“There’s no point. The court case is over – even if Kevin did see what he said he saw, it doesn’t prove anything. The police won’t be interested in what a 9 -year -old boy saw through the binoculars. It’s done now and we have to forget about it,”

Mother closed her eyes and tilted her head back.

“Can I say something,” Jody asked.

“Speak,” Mother answered.

“Dad, I’m a bit confused. You always said a person has to do the right thing. That’s your motto isn’t it? DO THE RIGHT THING. I can’t understand how forgetting about it can be the right thing.”

Before Father could respond, Mother said, “Thank you very much. She’s right isn’t she? I think we both know what this is really about. And thinking about it, perhaps that’s the reason our Kevin didn’t tell us, because he was there when you said it.”

Jody’s eyes darted to Kevin, then Father, and back to Mother.

“Can someone give me a clue what’s going on?”

“Gladly,” Mother responded. Pick up that newspaper, turn it over and read out the clue for one down in the crossword.”

“Collective noun for a group of lions.”

“And the answer is…?”

“Pride.”

“Yes, BLOODY PRIDE! That’s what it’s about. Your dad wagered his boss a fiver that the farmer would be acquitted.”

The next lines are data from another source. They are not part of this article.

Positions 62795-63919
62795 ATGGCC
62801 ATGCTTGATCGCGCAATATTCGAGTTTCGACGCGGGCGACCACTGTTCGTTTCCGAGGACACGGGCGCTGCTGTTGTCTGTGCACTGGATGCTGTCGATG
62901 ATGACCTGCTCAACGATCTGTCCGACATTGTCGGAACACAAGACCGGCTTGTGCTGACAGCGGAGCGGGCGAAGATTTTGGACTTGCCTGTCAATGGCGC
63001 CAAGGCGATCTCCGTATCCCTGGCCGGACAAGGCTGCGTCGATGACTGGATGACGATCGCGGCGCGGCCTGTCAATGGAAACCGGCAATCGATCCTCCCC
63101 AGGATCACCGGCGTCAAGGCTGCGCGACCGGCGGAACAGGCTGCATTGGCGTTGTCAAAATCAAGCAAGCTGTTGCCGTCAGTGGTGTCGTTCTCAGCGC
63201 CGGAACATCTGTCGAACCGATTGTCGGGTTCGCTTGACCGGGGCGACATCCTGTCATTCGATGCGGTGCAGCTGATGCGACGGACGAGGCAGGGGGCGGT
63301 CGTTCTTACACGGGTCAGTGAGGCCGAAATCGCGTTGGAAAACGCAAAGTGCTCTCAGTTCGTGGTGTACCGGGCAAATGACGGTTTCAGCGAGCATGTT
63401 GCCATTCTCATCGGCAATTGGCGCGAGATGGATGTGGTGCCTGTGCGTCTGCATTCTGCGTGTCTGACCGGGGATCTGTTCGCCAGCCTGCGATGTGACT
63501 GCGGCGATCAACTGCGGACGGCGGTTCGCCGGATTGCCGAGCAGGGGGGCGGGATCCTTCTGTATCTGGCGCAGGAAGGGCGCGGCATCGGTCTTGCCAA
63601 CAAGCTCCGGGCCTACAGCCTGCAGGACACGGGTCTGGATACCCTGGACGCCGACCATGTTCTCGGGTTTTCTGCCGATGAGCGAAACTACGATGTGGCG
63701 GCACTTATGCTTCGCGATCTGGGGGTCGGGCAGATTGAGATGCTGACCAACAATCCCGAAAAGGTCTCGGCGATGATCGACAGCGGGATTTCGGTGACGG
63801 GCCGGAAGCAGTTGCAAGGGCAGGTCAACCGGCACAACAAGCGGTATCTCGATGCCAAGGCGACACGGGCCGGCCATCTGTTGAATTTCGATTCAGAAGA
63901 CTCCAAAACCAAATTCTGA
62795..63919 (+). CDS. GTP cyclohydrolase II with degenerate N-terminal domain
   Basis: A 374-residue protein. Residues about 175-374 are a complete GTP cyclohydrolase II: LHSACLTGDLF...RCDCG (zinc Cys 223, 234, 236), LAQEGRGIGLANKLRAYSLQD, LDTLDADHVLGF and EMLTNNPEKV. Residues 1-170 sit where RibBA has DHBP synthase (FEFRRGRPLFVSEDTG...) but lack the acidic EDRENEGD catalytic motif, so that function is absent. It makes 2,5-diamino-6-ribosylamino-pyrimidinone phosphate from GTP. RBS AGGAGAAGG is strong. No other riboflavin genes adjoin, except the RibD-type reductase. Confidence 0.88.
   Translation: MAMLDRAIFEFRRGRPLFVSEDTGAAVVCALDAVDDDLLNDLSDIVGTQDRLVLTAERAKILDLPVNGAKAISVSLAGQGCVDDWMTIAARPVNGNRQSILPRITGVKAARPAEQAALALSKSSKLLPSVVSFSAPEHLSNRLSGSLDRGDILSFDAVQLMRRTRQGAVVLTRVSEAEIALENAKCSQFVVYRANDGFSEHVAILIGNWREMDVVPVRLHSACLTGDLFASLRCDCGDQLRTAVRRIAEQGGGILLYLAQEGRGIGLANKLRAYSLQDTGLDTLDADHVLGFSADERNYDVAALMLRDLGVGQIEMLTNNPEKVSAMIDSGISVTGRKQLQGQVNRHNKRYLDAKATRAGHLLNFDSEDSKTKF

“That’s enough! You’re trying to humiliate me in front of the kids.”

“That isn’t what I’m trying to do,” she replied, her voice softening. “But I know you, Brian. He might get up your back, but deep down you’re never going to feel good about taking that fiver now. So if you’re not going to report this to the police, I will.”

Six eyes lingered on Father. In a slow motion he raised his hands to his shoulders, palms out.

“You’re right. I’ll do it. And I’m not grounding you, Son. I’ll let your mother decide. But I think maybe you’ve learned a lesson. Maybe we both have.”





Peter Murphy has lived in south Wales all my life. His partner & Peter have a 40-year-old son. He has worked in various industries including construction & manufacturing. Peter is qualified in both counselling & hypnotherapy although he is not currently in practice. His hobbies include walking, rambling, reading & writing.